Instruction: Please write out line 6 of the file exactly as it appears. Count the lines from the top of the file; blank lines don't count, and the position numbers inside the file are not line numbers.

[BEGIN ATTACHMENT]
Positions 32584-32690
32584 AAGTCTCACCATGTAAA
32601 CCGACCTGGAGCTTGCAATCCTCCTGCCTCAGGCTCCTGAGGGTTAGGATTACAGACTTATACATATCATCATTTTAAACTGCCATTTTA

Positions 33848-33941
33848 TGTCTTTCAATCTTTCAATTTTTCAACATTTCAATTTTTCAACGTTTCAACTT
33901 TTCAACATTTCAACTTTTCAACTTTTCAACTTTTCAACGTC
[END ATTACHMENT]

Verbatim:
33901 TTCAACATTTCAACTTTTCAACTTTTCAACTTTTCAACGTC